I have in my hands this small fabulous book from 1835 titled “The Young Reader”, so well rubbed in all the right ways that it is an artifact of sculptural elegance. The content is as fascinating as it’s current presentation. When I look through early readers such as this one, I don’t have to wonder why certain authorities seem determined to eradicate their existence.
There are currently attempts to pass ridiculous “Nanny State” laws which seek the physical destruction of such wonderful objects and the complete removal of their content from circulation. The value of such a book is not just in the obvious charm of aged paper, a young artist’s scribbles, and whimsical yet technically proficient illustrations. The value is also contained in the artfully chosen collection of stories, poems, and lessons.
The lessons contained therein do not attempt to dumb down or disney-fy (Fie!) certain aspects of reality. There is an odd and effecting mix of grittiness and sentimentality presenting a common sense wisdom. The young readers are addressed with respect for their intelligence, potential, and emotional fortitude. They are assumed to be capable of learning self sufficiency. This particular copy was once owned by Henrietta Henrietta who seemed determined to master the letter “y” with sepia toned ink and a feather pen. She has delightfully decorated a wee treasure containing an eclectic mix of literature, fables, and moral tales which also happen to encourage basic reading and comprehension skills.
These older books have become popular with home schoolers and educators who are fed up with the neurosis-inducing thin skinned political correctness and vapid spiritless mind-numbing nonsense favored by our current system of education. Why would the gatekeepers of culture and so-called “education” feel threatened by this material? There could be lead in the books they so claim. Lead my left butt cheek. This is pure gold.
Whether it is because so few writers of talent have undertaken to furnish good materials for a compilation like this, or whether there is a great intrinsic difficulty in writing for children so as to be instructive without being dull, and simple without being silly, it may not be certain. But it is certain, that but a few writers have been happy in the production of pieces interesting and profitable to very young children. – John Pierpont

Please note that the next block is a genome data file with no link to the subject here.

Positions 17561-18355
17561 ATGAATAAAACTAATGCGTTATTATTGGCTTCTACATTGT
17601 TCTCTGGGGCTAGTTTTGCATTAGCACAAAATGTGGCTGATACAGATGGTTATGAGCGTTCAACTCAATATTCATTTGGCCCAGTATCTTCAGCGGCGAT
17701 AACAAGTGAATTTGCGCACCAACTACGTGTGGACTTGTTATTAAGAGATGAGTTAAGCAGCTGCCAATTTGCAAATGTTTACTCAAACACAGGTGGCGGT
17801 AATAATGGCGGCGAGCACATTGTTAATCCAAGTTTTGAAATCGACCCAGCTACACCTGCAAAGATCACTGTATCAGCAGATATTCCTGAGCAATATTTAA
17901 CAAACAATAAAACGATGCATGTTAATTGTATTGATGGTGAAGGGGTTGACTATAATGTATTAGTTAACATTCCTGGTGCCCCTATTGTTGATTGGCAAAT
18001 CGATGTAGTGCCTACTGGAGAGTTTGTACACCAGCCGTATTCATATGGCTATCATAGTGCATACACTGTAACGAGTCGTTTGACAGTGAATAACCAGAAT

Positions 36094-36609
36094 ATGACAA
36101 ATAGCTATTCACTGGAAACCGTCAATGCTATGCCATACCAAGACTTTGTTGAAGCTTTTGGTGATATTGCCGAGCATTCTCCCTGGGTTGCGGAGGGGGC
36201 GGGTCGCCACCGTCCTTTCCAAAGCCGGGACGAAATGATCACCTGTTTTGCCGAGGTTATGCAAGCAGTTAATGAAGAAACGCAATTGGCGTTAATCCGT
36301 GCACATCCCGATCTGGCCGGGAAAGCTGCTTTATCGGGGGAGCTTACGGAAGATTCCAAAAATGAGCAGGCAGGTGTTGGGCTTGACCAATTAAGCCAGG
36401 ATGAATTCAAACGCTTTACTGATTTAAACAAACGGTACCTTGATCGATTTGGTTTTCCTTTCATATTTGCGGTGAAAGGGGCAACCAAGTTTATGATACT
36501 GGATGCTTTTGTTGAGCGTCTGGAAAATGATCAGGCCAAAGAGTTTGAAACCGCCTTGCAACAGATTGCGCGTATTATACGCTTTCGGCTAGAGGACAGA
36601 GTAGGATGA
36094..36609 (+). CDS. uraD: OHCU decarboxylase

My child, what a good thing it is that you can read! A little while ago, you know, you could only read very small words; and you were forced to spell them all, thus c, a, t, cat; d, o, g, dog.
Now you can read pretty stories, with a little help, and by and by, if you take a good deal of pains, you will be able to read them without help.
When you can read in a book, by yourself, it will be easy for you to learn a good many things, and amuse yourself and your friends by reading, and make yourself learned, and good, and happy.
See here I have got a book, that has a good many stories in it, and a good many pictures, too, that will help you to understand the stories better.
The stories, and the verses have been made by some good friends of children. They knew a great deal, and wished to have all the little boys and girls have good books to read in, to make them wiser and better.
The first story in this book is about a foolish little lamb, that would not mind her mother. And the story is meant to show that little children, as well as little lambs, should always mind their parents, and seek their advice.
The full story of The Cats Who Went To Law.
The full story of The Sagacious Goose.